1. I have still not ever gotten an answer as to why the food colors in photographs looked so weird back then. It’s like they’d not yet invented primary colors, particularly bright green, or everything was imbued with flourescent orange. Anyway, that soup on the cover is frightening–“Blood Bath for Invertebrates.”

  2. I was in high school in 1974. I don’t remember the craze for decorating the table with frozen blocks of veggies.

  3. That tureen is way older than the book — probably antique even then.

    The 70’s did NOT smell like fish. Fish was a weird stinky foreign thing unless you lived on a coast. The 70’s smelled like polyester, musk for men, and Jean Nate.

    If it’s something that gets overcooked quickly, the microwave (even the low-power ones of the 70s) is not a good idea. And people in the 70s had working noses and wouldn’t stink up their microwaves with fish. Not more than once, anyway.

    I don’t get what the sweet sauces have to do with the bricks of frozen veggies pictured next to them.

  4. The thing about microwave cookbooks is that microwaves are much more powerful now than they were in the 70s. If you cooked fish using a recipe tested for a 500-watt microwave using a modern 1200-watt microwave, you’d probably end up with fish jerky.

    And don’t those frozen veggie bricks look delicious?

  5. I have never seen frozen food set upright on pedestals before! But somehow, it does not make the recipes any more appealing.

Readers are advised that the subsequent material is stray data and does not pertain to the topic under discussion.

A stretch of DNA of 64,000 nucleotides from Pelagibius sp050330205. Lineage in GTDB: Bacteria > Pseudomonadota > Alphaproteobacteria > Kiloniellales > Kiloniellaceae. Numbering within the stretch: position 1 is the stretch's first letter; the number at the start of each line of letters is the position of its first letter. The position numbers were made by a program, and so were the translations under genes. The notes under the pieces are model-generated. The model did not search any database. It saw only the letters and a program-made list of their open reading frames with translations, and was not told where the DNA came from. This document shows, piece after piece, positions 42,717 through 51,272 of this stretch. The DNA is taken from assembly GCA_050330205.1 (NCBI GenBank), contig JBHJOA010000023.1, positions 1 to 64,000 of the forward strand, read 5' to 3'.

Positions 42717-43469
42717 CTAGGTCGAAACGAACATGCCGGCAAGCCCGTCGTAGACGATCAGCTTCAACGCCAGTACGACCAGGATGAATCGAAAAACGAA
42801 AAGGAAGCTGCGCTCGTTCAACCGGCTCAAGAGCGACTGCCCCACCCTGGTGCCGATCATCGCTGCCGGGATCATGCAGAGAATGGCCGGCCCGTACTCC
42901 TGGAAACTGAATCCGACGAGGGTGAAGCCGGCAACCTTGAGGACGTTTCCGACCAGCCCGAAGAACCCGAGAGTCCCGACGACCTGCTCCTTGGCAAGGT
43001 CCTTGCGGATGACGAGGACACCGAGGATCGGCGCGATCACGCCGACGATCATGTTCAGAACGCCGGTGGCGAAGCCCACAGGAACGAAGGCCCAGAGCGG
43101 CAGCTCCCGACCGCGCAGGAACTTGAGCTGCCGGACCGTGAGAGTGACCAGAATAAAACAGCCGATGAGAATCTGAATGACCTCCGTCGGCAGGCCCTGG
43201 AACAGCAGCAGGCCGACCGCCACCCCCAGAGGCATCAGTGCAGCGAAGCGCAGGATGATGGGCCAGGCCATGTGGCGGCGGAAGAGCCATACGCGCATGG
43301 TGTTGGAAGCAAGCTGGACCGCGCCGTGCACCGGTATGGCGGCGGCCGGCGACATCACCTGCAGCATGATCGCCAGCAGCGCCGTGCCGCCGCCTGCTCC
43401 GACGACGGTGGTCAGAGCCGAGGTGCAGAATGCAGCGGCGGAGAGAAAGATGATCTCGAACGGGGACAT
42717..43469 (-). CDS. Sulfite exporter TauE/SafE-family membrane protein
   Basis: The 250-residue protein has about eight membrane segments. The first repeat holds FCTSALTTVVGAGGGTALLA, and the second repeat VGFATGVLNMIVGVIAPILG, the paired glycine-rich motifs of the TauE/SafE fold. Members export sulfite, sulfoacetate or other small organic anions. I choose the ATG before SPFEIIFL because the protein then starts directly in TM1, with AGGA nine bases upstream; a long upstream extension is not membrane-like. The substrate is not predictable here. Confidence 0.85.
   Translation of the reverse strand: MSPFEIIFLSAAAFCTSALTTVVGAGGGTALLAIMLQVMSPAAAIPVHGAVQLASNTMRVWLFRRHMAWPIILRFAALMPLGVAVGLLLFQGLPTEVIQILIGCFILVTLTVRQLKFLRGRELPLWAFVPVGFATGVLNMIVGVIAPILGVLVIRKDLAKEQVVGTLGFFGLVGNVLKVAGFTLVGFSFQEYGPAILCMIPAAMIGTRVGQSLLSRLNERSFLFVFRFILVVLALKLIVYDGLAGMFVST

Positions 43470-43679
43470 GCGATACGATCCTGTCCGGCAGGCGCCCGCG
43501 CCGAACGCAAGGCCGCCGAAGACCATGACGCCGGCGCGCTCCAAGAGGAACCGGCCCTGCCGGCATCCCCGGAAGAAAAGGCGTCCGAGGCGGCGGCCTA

1. Some sort of cult that worships Clarence Birdseye?

      The photographer smoking those funny cigarettes?

  6. I live in Nova Scotia, Canada. I can confirm that the 70s did indeed smell very fishy. I have never liked it, and microwaving fish is a crime against humanity unless it’s canned tuna.

  7. As a lover of vintage – I WANT THAT TUREEN!

    On another note, I’ve never understood why you’d make a soup with the clams and/or oysters still in the shell. Looks like the shrimp haven’t been peeled either. That would just make the whole thing super messy to eat.

    1. I think leaving them in the shell is customary for dishes such as cioppino or bouillabaise. This looks to have a tomato-based broth, so it might be a version of cioppino.

  8. Those bricks of peas, asparagus!, and broccoli are giving me dual vibes of the Soviet Union and interwar Germany’s bales of paper money.

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